Wolves for the Woods

Council Project

The Gaelic Woodland Project and Wolf Academy joined forces in a 30+ hours hiking challenge to raise funds for a new Irish woodland.

The Wolf Academy, founded by brothers Daryl and Cormac Noonan, organised a challenge of extreme endurance to raise awareness about the state of Ireland’s woodlands, as well as to raise funds for the Gaelic Woodland Project, a registered charity that is working to create a community-powered new native woodland in Ireland. The Noonan brothers were joined by Eoghain Connaughton (founder of GWP) and a small team of warriors and supporting fairies to walk the full length of the Wicklow Way (almost 130 kms.) with only a few stops for rest along the way.

This epic hike took place on December 4th, starting at 6 AM in Clonegal, Co. Carlow, and ended in the afteroon ofDecember 5th in Marlay Park, Co. Dublin.

There was 4 checkpoints along the route for a brief rest, where the Fairy Council of Ireland provided meals, a fire beacon and other kinds of moral, physical and emotional support.

Trembling with the cold but burning with purpose, the lads managed to reach Marlay Park and complete this feat of endurance.

During the walk, €2,500 were raised out of the €5,000 fundraising aim. Donations are still coming in, so please feel free to contribute:

Súil an Craic

Council Project

{Update 2022: Here is the Gluaiseacht Funding Report form}

{Update 2021: The experience was successfully completed between Lughnasadh and Samhain 2020. For more information and photos, please join the Facebook Group}

Súil an Craic is the second iteration of an independently organised, multi-layered journey of exploration and re-discovery of the land, which seeks to open up routes for long-term pilgrimages through our ancient culture and richly varied landscape.

From his birthplace in Tory Island, down to the final resting place of his foster mother in Loughcrew, we are following the legends and deeds of Lugh Lamhfada, the champion of light who brought about change and freedom to the Tuatha Dé Dannan by defeating the Fomorians; dark beings whose greed and disregard for the Land herself knew no limits.

In association with the All is Well initiative, our route involves restoration and cleaning of ancient holy wells along the way, allowing Water to lead our path and remind communities of the importance of water care.

We’ll visit meaningful ancient sites, seeking to boost interest in lore and heritage, engaging with local communities to encourage indigenous tourism, fostering awareness about the state of our ecology, providing opportunities for guest experts to share their knowledge along the way… and ah, sure, have some craic while we’re at it.


General overview of our pilgrimage route.
(by Séan Fitzgerald)

The walk has a variety of aspects, layers and intentions.

Participants are invited to join under their own self-motivation and commitment to adhering to our standard of safety, behavior and intention. Though we will be walking under the principles of kindness, unity and tribe; we expect all Walkers to be self-sufficient in as many aspects as possible, including camping gear and equipment, transport, etc.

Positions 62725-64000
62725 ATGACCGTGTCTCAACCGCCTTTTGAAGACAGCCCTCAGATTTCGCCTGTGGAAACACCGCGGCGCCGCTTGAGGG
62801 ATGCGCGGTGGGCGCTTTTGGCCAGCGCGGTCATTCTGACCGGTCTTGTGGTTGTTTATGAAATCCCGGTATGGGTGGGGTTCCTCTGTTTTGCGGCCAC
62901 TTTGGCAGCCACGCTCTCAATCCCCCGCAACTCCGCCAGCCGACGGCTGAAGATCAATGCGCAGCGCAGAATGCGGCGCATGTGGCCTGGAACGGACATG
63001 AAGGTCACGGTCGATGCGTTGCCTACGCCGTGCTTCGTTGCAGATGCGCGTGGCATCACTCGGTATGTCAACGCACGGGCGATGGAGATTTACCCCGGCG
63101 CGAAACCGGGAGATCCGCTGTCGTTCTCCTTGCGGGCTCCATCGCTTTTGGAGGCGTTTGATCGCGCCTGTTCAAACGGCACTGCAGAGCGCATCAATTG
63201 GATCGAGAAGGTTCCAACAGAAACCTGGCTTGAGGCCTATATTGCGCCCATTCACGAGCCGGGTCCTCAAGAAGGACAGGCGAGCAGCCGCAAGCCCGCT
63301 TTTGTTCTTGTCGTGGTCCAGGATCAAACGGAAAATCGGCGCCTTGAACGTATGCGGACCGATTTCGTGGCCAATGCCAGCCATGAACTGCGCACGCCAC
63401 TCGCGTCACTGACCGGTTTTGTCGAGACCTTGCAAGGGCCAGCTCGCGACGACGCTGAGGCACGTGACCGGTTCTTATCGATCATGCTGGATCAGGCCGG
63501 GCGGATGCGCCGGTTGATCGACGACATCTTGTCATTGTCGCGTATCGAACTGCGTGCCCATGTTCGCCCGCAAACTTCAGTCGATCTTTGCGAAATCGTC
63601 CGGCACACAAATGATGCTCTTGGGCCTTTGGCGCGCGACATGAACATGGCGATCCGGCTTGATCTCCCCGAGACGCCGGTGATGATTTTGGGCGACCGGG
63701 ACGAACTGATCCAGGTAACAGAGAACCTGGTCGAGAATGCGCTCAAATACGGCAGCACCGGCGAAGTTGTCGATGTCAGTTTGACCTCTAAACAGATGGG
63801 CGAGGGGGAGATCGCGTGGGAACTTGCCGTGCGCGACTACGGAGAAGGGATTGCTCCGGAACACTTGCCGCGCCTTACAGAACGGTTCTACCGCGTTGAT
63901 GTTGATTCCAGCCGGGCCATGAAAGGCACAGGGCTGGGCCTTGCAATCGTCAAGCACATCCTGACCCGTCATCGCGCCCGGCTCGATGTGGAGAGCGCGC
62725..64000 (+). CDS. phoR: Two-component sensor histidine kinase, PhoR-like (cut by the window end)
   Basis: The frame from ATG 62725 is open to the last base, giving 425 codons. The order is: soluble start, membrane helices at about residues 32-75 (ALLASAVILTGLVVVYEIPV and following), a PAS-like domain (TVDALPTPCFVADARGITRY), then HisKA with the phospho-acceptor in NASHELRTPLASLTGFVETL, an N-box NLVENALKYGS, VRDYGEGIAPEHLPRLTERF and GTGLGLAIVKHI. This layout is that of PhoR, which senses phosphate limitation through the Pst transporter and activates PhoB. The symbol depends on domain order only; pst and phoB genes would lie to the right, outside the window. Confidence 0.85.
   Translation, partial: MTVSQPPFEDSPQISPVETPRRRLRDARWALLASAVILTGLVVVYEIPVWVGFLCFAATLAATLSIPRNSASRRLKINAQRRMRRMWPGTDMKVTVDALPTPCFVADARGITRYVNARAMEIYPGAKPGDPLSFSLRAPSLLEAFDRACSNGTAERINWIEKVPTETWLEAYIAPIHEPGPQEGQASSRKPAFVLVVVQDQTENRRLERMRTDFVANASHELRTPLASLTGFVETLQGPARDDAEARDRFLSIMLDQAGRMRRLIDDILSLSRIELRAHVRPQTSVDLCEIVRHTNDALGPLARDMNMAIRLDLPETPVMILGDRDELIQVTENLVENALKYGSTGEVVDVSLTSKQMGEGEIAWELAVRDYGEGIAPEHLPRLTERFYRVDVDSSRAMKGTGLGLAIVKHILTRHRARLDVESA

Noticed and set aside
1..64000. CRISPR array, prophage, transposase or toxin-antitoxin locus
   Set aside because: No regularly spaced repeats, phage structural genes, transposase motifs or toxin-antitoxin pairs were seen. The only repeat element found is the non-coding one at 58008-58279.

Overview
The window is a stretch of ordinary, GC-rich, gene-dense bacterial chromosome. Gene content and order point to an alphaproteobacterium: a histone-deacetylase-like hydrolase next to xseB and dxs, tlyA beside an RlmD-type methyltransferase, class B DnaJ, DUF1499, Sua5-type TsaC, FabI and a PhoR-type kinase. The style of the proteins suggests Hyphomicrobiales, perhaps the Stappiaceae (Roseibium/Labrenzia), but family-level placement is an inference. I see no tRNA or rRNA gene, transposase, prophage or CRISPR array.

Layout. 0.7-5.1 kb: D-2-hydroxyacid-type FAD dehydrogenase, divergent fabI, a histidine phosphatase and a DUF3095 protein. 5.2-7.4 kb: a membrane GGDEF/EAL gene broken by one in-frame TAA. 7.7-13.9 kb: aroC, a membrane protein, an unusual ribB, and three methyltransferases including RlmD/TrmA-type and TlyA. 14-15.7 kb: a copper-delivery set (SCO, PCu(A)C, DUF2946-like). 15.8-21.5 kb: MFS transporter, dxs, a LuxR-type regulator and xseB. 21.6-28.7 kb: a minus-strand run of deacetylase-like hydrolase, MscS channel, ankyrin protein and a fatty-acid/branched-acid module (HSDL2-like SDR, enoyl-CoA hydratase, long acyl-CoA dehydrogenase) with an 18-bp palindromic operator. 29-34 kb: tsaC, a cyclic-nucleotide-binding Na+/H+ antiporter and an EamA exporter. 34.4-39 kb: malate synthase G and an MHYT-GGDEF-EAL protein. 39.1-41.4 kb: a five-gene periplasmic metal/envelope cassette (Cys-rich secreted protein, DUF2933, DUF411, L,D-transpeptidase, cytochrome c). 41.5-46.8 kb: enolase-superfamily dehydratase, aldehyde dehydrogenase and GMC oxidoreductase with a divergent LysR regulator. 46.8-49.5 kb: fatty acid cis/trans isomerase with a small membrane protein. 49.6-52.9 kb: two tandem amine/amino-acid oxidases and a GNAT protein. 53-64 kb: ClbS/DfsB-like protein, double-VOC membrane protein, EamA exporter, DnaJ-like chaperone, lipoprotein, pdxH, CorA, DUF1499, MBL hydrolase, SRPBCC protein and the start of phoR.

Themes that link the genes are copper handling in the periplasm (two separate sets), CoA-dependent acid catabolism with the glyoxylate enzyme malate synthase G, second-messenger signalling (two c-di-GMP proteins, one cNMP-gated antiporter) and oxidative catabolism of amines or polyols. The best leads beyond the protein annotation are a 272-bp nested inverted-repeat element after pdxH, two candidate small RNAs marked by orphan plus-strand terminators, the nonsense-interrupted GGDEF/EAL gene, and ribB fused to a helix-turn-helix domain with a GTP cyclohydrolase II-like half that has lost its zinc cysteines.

In the aftermath of the Covid-19 lockdown, we ask that all walkers to adhere to safety guidelines and social distancing practices.

Intentions and Goals

  • Pilgrimage route: Once upon a time, Ireland was an island to be walked. While the country is still full of interesting walking routes, we seek to open up a path under the stories of the ancient Irish champion Lugh Lamhfada, offering an experience of connection to the ancient legends which permeate the landscape.
  • Care of Holy Wells: As we walk down, we’ll engage in holy well tracking and cleaning techniques, highlighting the importance and awareness of water care among locals.
  • Education: We’re hoping to be joined at times by experts in different areas, from foraging and wild cooking to forestry and outdoor living; offering an ongoing learning experience.
  • Culture & Heritage: Our route will bring us to some of the most important ancient sites on this side of Ireland, where we seek to honor the efforts of our ancestors and the gifts they left behind in stone and soil. We’ll seek out local lore and storytellers in an attempt to find new layers, aspects and connections between these wondrous monuments.
  • Indigenous Tourism: Samewise, we’ll make use of social media tools to highlight and boost hidden gems along the island, in an effort to bring awareness and provide support for local communities; who have so much to offer but are oftentimes neglected by the popular tourism routes.
  • Tribe Behavior and Integrity: We are committed to walk in a way our Ancestors would be proud of; walking as respectful guests along the land and showing truth and grace in word and deed. We intend to leave no trace but positive impact, and manage our group dynamic as horizontally and openly as possible. We hope this to be a learning experience of communal living and respectful interactions with the Land.

Credit: John Sheridan
“We recognise role that the local heritage such as music and folklore retained a Celtic artistic signature of natural vitality, intricacy, “abhorrence of a straight line” and mysticism that is leading to important national cultural revival
This existentially free spirit in our culture is something uniquely attractive to the outsider and it is represented in numerous personal-regenerative initiatives with multi-faceted potential to build on the considerable global platform of awareness established by the heroes of our cultural revival and its ongoing vitality.
-Dr. Myles Sweeny